"Stop the hate"? Seriously? You're being ridiculous and oversensitive.
 

lydever91

Senior Member
Aug 5, 2011
397
3
0
#54
All that shows is that site uses standard numbering, but not where the numbering originates. Please try again, with evidence of the source, not merely evidence of the use.
And all your post shows is incorrectly who and when but not how. Check post #49 for a more accuate how. Read Acts and you will see that Peter quoted the second Psalm proving they were numbered.
Act 13:33 God hath fulfilled the same unto us their children, in that he hath raised up Jesus again; as it is also written in the second psalm, Thou art my Son, this day have I begotten thee.

And that's how this all started, it was only in the Psalms until the feet of Job were noticed. Now if you want to chalk up Job 13:27, the print, Joshua 13:27 the last mention of the Sea in the O.T., and the satellite imagery of the Sea of most of Christ's ministry as a big coincidence then that's your choice, have a good day, Praise Jesus
 

Magenta

Senior Member
Jul 3, 2015
23,391
1,335
113
#55
Wrong, it didn't say how, it just said who and when. Stop the hate and pay attention. Praise Jesus
When the books of the Bible were originally written, they did not contain chapter or verse references. The Bible was divided into chapters and verses to help us find Scriptures more quickly and easily. It is much easier to find "John chapter 3, verse 16" than it is to find "for God so loved the world..." In a few places, chapter breaks are poorly placed and as a result divide content that should flow together. Overall, though, the chapter and verse divisions are very helpful.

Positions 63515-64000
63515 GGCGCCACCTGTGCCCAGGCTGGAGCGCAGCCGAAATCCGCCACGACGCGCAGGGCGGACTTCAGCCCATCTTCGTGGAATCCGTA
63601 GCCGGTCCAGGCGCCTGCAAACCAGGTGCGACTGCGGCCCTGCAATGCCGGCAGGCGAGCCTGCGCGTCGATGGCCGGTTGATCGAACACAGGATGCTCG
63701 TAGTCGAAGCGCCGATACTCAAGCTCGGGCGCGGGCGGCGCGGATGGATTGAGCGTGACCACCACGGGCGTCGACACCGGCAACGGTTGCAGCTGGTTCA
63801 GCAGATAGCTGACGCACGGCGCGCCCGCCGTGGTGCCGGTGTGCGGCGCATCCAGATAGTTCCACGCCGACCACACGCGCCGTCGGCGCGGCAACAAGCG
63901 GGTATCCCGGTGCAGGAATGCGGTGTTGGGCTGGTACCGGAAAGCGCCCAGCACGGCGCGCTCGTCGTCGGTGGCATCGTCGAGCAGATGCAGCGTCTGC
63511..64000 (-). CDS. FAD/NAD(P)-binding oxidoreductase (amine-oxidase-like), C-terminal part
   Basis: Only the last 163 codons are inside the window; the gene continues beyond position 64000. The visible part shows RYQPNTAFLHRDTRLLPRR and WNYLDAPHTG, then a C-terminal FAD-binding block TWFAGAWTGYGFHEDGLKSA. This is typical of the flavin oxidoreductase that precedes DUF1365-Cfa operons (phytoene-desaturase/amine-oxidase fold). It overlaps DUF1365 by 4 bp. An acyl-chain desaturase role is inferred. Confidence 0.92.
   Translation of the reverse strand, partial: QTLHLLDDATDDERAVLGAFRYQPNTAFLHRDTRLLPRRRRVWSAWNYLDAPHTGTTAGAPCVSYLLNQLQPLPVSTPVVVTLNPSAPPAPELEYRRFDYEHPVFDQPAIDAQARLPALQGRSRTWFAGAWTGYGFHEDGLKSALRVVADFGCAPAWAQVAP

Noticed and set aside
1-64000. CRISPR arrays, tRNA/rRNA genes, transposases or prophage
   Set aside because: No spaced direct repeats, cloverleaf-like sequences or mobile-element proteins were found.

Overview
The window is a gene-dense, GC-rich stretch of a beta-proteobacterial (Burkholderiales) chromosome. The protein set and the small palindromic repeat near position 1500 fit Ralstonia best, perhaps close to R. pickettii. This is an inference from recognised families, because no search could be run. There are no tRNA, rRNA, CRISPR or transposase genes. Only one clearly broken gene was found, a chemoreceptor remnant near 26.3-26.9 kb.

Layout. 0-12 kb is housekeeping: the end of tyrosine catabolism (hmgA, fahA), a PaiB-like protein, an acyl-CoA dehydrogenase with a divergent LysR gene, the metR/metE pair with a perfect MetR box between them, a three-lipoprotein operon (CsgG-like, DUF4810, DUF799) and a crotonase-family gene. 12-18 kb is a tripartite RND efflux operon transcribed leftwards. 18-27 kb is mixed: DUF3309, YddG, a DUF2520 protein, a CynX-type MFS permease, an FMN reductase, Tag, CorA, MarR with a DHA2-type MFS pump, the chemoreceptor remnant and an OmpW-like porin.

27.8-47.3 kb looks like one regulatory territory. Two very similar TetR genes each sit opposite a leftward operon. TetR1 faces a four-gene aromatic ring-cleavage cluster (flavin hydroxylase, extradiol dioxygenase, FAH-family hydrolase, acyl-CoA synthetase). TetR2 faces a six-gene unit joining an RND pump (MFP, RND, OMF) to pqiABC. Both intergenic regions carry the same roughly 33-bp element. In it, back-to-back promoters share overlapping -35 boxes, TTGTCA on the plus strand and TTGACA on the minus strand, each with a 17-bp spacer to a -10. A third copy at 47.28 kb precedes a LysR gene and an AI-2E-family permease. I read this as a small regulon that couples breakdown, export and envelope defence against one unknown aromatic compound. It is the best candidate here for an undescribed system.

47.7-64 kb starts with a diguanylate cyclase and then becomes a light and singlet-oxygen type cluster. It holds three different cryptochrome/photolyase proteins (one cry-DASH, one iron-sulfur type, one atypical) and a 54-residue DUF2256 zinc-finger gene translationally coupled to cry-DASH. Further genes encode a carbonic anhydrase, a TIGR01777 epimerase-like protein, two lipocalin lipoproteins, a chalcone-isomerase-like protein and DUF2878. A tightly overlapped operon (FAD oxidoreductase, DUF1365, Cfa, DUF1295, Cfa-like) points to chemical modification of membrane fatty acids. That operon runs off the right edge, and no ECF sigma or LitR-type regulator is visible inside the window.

The chapter divisions commonly used today were developed by Stephen Langton, an Archbishop of Canterbury. Langton put the modern chapter divisions into place in around A.D. 1227. The Wycliffe English Bible of 1382 was the first Bible to use this chapter pattern. Since the Wycliffe Bible, nearly all Bible translations have followed Langton's chapter divisions.

The Hebrew Old Testament was divided into verses by a Jewish rabbi by the name of Nathan in A.D. 1448. Robert Estienne, who was also known as Stephanus, was the first to divide the New Testament into standard numbered verses, in 1555. Stephanus essentially used Nathan's verse divisions for the Old Testament. Since that time, beginning with the Geneva Bible, the chapter and verse divisions employed by Stephanus have been accepted into nearly all the Bible versions.​

^^ That is the how, who, and when, from Dino's link.
 

lydever91

Senior Member
Aug 5, 2011
397
3
0
#56
"Stop the hate"? Seriously? You're being ridiculous and oversensitive.
I was telling her for her own sake. Having that kind of sentiment is bad for ones health. Now your gonna throw rocks for me helping her out? Lol:p
 

lydever91

Senior Member
Aug 5, 2011
397
3
0
#57
When the books of the Bible were originally written, they did not contain chapter or verse references. The Bible was divided into chapters and verses to help us find Scriptures more quickly and easily. It is much easier to find "John chapter 3, verse 16" than it is to find "for God so loved the world..." In a few places, chapter breaks are poorly placed and as a result divide content that should flow together. Overall, though, the chapter and verse divisions are very helpful.